Rediscovering Value

Rediscovering Value: Leading the 3-D Enterprise to Sustainable Success



available early February, 2011

When Improving Performance was published in 1990, it was acclaimed as the book that launched the process improvement revolution -establishing a practical foundation for process improvement and management. In Rediscovering Value, Geary Rummler, Alan Ramias, and Cherie Wilkins establish a foundation for identifying and managing the oft obscured value in organizations. The predominant focus in  most organizations is on resources –the resource dimension. What often suffers or is virtually invisible is the complex system of work that delivers value to customers and thereby shareholders. The key to sustainable success is keeping these two dimension in balance – being able make effective tradeoffs between efficient use of resources and sufficient delivery of value.

Most managers equate the management of resources to effective management – believing value will result by default. It turns out that keeping the resource and value dimensions in balance and making the associated tradeoffs requires more than a subtle enhancement to the role of management in organizations – it requires a  fundamental rethink of the act of management. Thus management itself becomes the third dimension of a sustainably successful enterprise – the 3-D enterprise.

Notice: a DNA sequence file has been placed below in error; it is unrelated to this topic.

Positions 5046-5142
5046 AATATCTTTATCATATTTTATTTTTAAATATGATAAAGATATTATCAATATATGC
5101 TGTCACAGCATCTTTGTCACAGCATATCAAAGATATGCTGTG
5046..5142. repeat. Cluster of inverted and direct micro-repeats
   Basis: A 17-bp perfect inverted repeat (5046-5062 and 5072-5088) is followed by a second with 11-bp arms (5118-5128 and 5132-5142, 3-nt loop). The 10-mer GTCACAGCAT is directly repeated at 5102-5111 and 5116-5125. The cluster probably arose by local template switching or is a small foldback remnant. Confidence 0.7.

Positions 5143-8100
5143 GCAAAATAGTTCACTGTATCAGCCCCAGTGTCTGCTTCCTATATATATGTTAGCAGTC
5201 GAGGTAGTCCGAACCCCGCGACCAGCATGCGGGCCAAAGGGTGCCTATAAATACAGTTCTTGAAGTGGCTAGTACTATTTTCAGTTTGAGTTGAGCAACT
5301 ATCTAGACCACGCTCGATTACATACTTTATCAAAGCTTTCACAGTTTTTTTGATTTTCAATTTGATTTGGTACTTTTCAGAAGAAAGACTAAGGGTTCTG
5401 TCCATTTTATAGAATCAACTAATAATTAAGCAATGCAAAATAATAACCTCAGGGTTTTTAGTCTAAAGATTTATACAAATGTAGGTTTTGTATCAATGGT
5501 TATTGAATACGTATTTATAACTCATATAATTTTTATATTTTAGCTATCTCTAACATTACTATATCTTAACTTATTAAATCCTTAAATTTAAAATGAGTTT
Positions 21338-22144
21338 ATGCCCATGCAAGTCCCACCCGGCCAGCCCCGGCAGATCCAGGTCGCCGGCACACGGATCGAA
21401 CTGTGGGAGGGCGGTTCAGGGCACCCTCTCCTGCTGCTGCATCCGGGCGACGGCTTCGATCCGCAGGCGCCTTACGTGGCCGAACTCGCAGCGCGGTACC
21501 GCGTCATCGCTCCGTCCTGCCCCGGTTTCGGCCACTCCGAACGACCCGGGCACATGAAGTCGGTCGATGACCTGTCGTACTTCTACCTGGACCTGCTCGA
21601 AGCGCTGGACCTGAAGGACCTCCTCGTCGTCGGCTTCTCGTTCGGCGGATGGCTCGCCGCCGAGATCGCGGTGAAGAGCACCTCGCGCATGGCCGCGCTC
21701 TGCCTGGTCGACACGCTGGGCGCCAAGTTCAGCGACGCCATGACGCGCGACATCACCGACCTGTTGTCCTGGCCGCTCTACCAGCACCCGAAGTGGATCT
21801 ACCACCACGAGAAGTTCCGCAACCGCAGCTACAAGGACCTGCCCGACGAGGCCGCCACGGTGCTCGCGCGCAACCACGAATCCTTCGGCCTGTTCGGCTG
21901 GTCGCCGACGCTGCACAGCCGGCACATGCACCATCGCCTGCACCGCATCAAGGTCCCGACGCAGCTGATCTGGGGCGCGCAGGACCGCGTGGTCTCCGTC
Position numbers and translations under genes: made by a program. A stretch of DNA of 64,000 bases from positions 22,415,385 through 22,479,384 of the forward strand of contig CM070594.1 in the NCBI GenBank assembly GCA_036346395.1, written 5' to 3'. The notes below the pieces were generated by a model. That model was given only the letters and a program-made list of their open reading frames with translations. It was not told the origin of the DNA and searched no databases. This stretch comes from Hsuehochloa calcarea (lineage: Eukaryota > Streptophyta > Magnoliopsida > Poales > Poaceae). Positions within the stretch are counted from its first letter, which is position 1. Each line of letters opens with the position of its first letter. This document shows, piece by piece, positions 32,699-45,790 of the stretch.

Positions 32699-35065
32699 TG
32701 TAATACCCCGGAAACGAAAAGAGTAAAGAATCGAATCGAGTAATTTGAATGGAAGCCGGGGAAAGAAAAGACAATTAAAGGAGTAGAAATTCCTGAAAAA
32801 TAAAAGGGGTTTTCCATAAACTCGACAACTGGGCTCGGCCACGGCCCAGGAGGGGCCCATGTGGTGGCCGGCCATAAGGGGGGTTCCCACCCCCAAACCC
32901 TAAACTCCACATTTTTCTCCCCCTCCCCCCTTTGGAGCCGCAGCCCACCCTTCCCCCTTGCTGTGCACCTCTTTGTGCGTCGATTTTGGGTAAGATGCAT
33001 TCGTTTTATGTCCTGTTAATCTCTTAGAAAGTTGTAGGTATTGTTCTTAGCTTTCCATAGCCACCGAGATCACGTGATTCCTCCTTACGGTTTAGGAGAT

Rediscovering Value presents the executive agenda for making the transition from a typical unbalanced approach to managing organization performance to a true 3-D Enterprise. Readers will appreciate the wealth of practical advice and useful tools found in this book. In addition, the concepts and approach in this book are further supported by a companion book for performance improvement practitioners, White Space Revisited: Creating Value through Process.

The imbalance in the dimensions of organization performance as illuminated in Rediscovering Value, is at the core of many of the “hot button” issues for executive and managers today including failed strategy execution; costly white space between functions, processes, continents, and partner companies; and the inability to improve top line performance. Organizations who can rediscover their value have an effective weapon with which to fight back.